Counting Money: Cities Love Climate Policies if They Generate Local Benefits

Susan M. Opp and Samantha L. Mosier

 

Opp

credit: Pexels.com

 

“Think globally but act locally” has always been a catchy slogan calling for individual and community-level action to protect the environment.  However, in the wake of recent changes in the United States federal environmental policy this slogan has taken on a more important meaning.  If local policy efforts are the front line of climate policy, we must critically examine their effectiveness. Drawing on a recent survey, this commentary briefly outlines what is known about local sustainability policy adoption in the United States. We find that cities adopt policies that generate visible and immediate co-benefits. Climate mitigation policies, on their own merits, simply do not sell. Second, we find that most cities are not doing enough to evaluate the effectiveness of their climate policies.

What do we know about local policy efforts?

Some scholars studying local policy efforts related to climate change and sustainability in the United States find that local governments tend to adopt policies that are the least expensive and have visible co-benefits.   Co-benefits, sometimes called ‘multiple-benefits’ or synergistic benefits, reflect the fact that they provide indirect and non-climate specific benefits. Furthermore, these scholars report that few cities adopt policies focused on climate change and/or GHG reduction goals only.   The 2010 nationwide survey, conducted by the International City County Management Association (ICMA), found that only 11.5% of cities report having a GHG reduction target for government operations while over 60% of the cities report having conducted energy audits of government buildings, an action with obvious co-benefits of lowering energy expenses.

Our own 2016 survey reaffirmed that cities adopt policies that generate immediate economic co-benefits, as opposed to GHG reduction policies without such benefits.  See Table 1 for a full list of adoption rates. For example, of the 110 policies catalogued in the survey, 15 policies have clear economic co-benefits through either cost reduction or through increased tax collections, and another 13 policies have co-benefits related to broad-scale service or amenity provision to the community.  Four policies are singularly focused on climate change without any added co-benefits.  The average adoption rate across all 110 policies is 19%. In contrast, the average adoption rate for the policies with clear economic co-benefits is 49% and service provision is 34%. However, only 10% adopt climate specific policies.

How can we explain the above findings? In part, the political tension surrounding climate change may lead to cities focusing on other non-controversial aspects of climate mitigation, typically the ones with clear local benefits (as opposed to solving a global commons problem).  Additionally, given the budgetary squeeze many cities face and the fear that climate policies may crowd out pressing local needs such as roads, schools and parks, cities feel obligated to provide a compelling economic rationale for adopting climate mitigation policies.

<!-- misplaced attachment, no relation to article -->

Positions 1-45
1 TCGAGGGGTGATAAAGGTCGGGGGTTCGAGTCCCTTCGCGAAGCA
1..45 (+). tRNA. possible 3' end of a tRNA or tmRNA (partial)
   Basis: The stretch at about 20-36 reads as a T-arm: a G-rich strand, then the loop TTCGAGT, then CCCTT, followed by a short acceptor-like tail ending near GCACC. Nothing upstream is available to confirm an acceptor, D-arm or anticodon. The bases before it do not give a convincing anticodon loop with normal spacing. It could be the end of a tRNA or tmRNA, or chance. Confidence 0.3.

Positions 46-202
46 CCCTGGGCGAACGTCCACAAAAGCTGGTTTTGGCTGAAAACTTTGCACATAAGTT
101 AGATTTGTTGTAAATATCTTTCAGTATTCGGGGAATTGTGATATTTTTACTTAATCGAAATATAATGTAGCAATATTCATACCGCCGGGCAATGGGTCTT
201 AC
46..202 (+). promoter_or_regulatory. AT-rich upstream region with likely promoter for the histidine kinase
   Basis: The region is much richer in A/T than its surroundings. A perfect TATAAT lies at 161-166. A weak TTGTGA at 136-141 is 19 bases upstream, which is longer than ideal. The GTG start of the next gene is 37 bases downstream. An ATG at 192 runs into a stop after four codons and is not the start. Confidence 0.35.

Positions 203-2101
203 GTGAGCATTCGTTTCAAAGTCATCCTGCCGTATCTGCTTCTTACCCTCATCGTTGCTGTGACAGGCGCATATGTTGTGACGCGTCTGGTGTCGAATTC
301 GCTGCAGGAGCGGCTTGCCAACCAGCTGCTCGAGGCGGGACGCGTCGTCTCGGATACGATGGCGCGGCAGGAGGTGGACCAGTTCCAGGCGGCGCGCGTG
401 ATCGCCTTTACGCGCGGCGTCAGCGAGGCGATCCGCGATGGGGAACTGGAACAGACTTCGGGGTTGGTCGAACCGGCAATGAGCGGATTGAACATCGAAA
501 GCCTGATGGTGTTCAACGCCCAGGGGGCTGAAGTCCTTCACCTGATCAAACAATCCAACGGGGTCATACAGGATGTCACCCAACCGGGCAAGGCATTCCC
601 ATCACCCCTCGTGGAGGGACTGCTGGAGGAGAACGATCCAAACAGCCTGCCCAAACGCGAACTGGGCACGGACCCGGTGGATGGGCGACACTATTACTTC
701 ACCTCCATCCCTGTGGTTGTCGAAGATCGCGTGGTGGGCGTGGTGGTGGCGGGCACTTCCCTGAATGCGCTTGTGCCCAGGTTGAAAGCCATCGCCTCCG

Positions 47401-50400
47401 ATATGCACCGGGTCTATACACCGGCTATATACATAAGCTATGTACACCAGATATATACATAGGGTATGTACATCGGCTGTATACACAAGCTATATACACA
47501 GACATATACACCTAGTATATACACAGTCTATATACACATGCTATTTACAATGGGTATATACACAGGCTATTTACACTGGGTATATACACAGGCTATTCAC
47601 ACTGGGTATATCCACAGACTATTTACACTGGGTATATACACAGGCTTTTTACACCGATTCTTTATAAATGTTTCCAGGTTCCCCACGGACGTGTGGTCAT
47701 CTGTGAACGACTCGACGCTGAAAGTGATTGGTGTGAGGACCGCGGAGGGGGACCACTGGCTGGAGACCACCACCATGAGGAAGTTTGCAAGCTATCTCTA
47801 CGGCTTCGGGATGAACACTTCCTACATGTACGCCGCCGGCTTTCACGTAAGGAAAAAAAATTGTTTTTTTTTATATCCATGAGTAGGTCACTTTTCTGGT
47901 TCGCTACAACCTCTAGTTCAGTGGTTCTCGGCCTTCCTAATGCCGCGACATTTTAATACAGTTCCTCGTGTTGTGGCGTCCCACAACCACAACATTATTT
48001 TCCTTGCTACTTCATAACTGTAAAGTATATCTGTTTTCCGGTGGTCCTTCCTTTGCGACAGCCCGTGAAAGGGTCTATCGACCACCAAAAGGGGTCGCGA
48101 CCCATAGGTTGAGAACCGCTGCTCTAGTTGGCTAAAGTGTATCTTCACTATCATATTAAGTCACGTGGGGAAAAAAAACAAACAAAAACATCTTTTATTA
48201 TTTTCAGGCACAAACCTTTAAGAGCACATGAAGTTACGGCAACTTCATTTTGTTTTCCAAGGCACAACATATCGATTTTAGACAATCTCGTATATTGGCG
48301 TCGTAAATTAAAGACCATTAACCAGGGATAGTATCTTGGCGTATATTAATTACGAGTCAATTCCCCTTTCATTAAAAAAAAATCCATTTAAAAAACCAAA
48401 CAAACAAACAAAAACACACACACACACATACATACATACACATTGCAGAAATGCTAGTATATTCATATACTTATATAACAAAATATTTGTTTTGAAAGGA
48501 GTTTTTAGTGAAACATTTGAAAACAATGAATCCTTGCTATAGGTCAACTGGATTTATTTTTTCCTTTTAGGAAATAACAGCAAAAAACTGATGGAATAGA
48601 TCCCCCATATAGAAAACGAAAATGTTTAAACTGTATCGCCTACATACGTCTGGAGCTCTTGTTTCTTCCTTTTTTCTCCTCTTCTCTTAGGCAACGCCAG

Effectiveness in Local Climate Change Policy

Organizations typically do not get every policy right on the first try. They sometimes put in systems to evaluate the effectiveness of their policies. This can help in modifying these policies, or even discontinuing them if they do not work. This leads to better policies and perhaps increases political support for such policy efforts. But do cities evaluate the effectiveness of their climate policies? Our 2016 survey provides a bleak picture: only 38.5% of the cities indicate that they routinely evaluate or measure the performance of any of their sustainability policies. The findings appear even bleaker when narrowing the focus to climate change and GHG reduction policies only.  Only 9.7% of the cities with GHG reduction policies routinely collect GHG emissions levels, 2.9% collect nitrogen dioxide concentration levels, 3.8% collect sulfur dioxide concentration levels, and 4.2% collect ozone concentration data.  This means that even among the small number of cities with climate change policies, the vast majority do not assess their effectiveness.

This is a cause for concern. Local governments must be held accountable for their policies and they must have the information to decide whether or not to continue with specific policies. This is especially important in the context of climate change policies because cities are now expected to do the heavy lifting.  A policy without accountability could even undermine political support for such climate change actions.  While citizens might want their cities to work towards climate mitigation, they probably also want cities to do this effectively and not waste scarce resources on policies that do not work or achieve benefits.  Broader sustainability efforts have gained widespread acceptance in part due to the co-benefits associated with them; however, in absence of these benefits, accountability and demonstrable effectiveness may help move the needle a bit on these important local efforts.


Susan M. Opp is an Associate Professor at Colorado State University specializing in local government and administration.

Samantha Mosier is an Assistant Professor at Missouri State University specializing in public policy and administration.